Belief systems addressed in future chapters:

Religion Belief
Buddhism The teachings of the Buddha can alleviate suffering and bring about enlightenment.
Christianity Believes Jesus Christ to be the Messiah and ultimate revelation of God, as documented in the Bible. Includes Protestants and Catholics.
Hinduism A person’s karma will determine their fortune in this life or the next. Each Hindu may choose to worship different gods.
Islam The words revealed to the Prophet Mohammad in the Quran are the definitive revelation of God.
Judaism Reveres the scriptures of the Hebrew Bible and traditions of commentary.
Scientism Rational/scientific knowledge and understanding provides the answer to all of life’s meaningful questions

  1.  The basic tenets of this approach are based on the philosophical and epistemological framework that Richard Baer developed while teaching NR407 “Religion, Ethics and the Environment” at Cornell University from 1974-2005. It is my view that this framework might have provided a better starting point for much contemporary religion and ecology scholarship and education, but Baer’s work has not been appreciated sufficiently to cause such a ripple effect. While this book is dedicated to Richard Baer, this chapter in particular is indebted to his teaching and vision.
  2.  Alister McGrath’s book, “The Re-enchantment of Nature,” makes a compelling case that rationalistic criticisms of religion as being the source of modern problems may in some cases be a projection of blame – McGrath argues that modern science and enlightenment rationality, not religion, have been most responsible for disenchanting the universe (or at least the Western view of the universe). This dismissal of religious/spiritual beliefs leaves humans in control of all meaning, and removes any theoretical limits on human behavior beyond what humans can enforce on themselves. This scientific, rationalistic turn, argues McGrath, objectifies nature as something to be controlled with indifference, whereas a religious, or more enchanted view of reality, would cast humans in a more humble role.  McGrath (who holds PhDs in biochemistry and Christian theology) therefore advocates for the re-enchantment of nature as a way to undo the damage of an over-emphasis on rationalistic control of nature and knowledge, and he encourages a posture of awe and wonder in the face of the gift of creation.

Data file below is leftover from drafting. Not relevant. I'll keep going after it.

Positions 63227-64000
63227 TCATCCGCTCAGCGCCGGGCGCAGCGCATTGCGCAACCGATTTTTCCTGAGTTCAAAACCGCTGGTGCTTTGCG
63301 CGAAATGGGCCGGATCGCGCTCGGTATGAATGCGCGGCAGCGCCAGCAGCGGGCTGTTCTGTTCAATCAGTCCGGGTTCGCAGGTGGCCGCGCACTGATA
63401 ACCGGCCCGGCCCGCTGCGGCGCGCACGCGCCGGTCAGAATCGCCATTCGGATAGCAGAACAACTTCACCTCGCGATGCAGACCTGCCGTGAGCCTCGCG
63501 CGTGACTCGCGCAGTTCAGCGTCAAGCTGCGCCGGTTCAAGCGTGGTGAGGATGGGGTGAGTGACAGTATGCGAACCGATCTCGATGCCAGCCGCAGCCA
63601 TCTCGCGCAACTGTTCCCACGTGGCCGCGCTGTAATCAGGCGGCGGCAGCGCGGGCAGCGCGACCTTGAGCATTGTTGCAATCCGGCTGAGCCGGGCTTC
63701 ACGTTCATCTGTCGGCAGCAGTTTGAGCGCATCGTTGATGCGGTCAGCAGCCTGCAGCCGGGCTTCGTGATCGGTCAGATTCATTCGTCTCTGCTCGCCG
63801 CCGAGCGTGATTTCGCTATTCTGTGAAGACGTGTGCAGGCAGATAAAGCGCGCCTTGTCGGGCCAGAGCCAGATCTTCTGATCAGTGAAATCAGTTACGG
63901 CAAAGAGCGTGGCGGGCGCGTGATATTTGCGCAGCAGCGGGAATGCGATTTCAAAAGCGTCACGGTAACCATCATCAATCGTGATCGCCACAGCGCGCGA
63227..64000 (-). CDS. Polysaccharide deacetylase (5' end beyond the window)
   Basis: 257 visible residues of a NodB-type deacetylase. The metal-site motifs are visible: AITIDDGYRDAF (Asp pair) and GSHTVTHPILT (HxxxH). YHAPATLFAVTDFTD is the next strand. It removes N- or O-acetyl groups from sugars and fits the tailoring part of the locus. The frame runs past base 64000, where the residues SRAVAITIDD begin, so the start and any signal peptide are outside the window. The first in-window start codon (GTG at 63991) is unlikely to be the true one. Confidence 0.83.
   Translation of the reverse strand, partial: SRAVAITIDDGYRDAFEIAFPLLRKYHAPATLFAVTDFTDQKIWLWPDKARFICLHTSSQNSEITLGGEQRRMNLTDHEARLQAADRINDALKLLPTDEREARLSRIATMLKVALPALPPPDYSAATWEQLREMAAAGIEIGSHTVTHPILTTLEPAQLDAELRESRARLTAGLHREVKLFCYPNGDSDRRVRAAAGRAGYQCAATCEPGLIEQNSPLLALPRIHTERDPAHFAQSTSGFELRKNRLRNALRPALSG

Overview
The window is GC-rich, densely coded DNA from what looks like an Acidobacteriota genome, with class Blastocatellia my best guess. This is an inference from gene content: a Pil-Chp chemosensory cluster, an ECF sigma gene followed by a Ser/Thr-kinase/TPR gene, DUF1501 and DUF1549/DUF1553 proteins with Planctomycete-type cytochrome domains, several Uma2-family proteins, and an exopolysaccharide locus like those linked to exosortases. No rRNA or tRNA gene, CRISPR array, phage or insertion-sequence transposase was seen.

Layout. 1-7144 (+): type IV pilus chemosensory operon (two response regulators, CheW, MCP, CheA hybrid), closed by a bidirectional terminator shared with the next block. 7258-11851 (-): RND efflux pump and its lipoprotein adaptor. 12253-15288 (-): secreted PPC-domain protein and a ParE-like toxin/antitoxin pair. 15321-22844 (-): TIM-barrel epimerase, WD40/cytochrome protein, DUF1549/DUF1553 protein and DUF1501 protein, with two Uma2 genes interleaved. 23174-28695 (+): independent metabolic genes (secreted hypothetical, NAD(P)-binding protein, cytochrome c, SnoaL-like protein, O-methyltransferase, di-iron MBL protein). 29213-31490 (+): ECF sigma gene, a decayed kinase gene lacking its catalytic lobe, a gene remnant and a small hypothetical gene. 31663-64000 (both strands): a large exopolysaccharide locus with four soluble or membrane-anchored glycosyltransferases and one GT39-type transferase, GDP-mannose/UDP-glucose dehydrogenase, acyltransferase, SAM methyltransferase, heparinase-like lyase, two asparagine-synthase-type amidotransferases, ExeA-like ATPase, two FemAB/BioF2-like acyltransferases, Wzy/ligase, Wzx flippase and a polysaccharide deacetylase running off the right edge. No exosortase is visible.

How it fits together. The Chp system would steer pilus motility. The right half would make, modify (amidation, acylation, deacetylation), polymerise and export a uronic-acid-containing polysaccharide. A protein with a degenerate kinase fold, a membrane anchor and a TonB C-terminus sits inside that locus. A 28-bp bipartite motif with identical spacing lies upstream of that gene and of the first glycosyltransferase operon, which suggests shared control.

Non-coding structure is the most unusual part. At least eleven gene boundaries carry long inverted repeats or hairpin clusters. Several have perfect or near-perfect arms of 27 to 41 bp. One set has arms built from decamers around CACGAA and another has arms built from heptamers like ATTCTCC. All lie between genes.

3.  This is not to say that all scientists and religious people respect each other - indeed, some people perceive or assume great tension between religion and science; part of the point of this chapter is to demonstrate that assuming such a conflict is not the only (and certainly not the best) option for how intelligent people can approach religion and the environment, and we will decidedly not privilege perspectives that do not respect either science or religion and faith as starting points for respectful dialogue. (I will also acknowledge that religion has regrettably been (and will likely continue to be) the cause of great harm in some people’s lives, though it has also been and will continue to be a source of great inspiration, meaning and peace for others. Even so, that religions and spirituality contain valuable resources for creation care and might help humans live sustainably, regeneratively, and peacefully on Earth is the raison dềtre for this book.)
  4.  Some readers may immediately be thinking: “why would anyone want to proceed with such unhelpful, dialogue-killing reactions?” Unfortunately, such reactions have been quite common in religion-science dialogue in the past, so it is important to become more aware of such barriers.


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Religion and Environmental Values in America by Gregory E Hitzhusen is licensed under a Creative Commons Attribution-NonCommercial 4.0 International License, except where otherwise noted.